§ Sir HILDRED CARLILE
asked the Chancellor of the Exchequer (1) whether any estimate has been made, and, if so, what, of the number of beds that will be required for the institutional treatment of patients who cannot be adequately treated in their own homes under the National Insurance Act; and whether in that case he will lay the figures before the House, and, in addition, give any estimates which have been compiled showing the average cost of this branch of the work per thousand patients which may be thrown on the revenues of the local health committees; and (2) if how, under the National Insurance Act, major operations are to be provided for; whether the health committees will in all cases have power to incur whatever expense may be necessary in arranging for these; whether, in that case the patient will have any freedom of choice as to the operating surgeon; and whether the local health committees will be bound to accept the advice of the particular medical man and have recourse to the services of the operator he recommends?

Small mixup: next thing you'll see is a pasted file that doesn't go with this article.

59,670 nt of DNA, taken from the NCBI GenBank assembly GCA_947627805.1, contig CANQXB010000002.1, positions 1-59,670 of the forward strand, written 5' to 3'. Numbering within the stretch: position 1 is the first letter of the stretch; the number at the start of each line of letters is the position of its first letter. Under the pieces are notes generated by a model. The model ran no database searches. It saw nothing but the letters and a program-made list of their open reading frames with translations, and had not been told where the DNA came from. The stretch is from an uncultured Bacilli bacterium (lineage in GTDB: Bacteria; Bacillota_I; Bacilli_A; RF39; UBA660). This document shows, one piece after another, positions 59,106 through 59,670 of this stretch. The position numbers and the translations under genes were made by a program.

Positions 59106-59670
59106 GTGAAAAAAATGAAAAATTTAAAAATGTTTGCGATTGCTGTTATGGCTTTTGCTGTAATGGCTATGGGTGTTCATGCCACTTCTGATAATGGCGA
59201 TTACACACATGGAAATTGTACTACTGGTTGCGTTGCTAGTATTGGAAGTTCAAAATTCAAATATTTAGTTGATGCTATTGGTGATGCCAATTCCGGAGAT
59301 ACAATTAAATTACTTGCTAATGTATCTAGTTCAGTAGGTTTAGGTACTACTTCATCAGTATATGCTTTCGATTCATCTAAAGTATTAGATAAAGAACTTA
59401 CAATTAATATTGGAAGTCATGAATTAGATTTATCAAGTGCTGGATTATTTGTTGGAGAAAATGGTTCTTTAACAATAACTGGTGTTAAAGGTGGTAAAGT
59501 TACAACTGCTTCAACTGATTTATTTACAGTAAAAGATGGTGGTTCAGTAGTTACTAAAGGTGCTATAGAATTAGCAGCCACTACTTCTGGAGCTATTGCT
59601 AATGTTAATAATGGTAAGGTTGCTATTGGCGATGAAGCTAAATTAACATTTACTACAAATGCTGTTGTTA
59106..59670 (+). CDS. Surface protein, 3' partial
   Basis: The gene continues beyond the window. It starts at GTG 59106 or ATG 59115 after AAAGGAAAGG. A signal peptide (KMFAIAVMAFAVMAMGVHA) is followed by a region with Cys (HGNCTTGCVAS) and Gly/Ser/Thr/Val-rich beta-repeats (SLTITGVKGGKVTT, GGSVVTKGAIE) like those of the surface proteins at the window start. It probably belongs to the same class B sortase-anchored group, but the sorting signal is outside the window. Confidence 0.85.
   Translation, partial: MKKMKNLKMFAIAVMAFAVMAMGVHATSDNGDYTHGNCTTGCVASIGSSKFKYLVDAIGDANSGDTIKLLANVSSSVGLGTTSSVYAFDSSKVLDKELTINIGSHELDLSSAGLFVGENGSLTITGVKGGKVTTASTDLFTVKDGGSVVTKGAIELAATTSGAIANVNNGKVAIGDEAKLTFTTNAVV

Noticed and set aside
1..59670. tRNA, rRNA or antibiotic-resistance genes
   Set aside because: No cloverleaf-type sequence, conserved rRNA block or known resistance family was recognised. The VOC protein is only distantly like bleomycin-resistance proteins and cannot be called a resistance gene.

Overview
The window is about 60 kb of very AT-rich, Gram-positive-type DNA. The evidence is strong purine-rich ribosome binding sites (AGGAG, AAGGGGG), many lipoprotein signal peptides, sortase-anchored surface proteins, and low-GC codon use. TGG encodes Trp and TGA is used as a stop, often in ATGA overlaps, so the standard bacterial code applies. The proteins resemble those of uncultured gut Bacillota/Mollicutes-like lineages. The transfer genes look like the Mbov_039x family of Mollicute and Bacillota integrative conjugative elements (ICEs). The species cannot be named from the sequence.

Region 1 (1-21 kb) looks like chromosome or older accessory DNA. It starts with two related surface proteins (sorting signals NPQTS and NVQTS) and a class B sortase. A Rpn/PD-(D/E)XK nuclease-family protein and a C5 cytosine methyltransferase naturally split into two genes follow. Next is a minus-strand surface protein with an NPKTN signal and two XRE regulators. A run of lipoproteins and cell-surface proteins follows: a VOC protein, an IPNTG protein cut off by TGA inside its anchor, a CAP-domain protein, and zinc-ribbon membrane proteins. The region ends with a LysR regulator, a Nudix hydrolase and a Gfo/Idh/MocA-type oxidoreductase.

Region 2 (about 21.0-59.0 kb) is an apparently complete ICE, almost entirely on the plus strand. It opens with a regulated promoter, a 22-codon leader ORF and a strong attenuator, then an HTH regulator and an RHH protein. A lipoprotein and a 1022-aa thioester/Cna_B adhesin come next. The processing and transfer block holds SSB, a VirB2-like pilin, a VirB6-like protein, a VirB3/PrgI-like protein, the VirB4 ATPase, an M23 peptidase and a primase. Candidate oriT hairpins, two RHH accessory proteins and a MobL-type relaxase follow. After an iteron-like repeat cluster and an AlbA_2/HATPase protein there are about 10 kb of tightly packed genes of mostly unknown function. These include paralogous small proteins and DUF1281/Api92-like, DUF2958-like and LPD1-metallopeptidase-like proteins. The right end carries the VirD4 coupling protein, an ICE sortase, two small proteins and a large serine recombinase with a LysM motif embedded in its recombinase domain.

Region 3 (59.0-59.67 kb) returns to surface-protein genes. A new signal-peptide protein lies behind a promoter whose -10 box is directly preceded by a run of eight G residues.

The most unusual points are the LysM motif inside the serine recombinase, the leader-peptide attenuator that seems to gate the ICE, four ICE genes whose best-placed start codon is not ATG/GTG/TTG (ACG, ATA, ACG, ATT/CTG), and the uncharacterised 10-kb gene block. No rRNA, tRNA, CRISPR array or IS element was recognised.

§ Mr. MASTERMAN
Medical benefit under the Act, as has been frequently defined, includes that service which can ordinarily be given by general practitioners who come on to the panel. I know of no reason why the present treatment of the working people in hospitals and other similar institutions should be disturbed by the National Insurance Act. If as a result of experience the voluntary hospitals find that they require State Grants for the treatment of insured persons, the whole question of State control would necessarily be raised; and at present this is not contemplated under the Act. The other parts of the two questions therefore do not arise.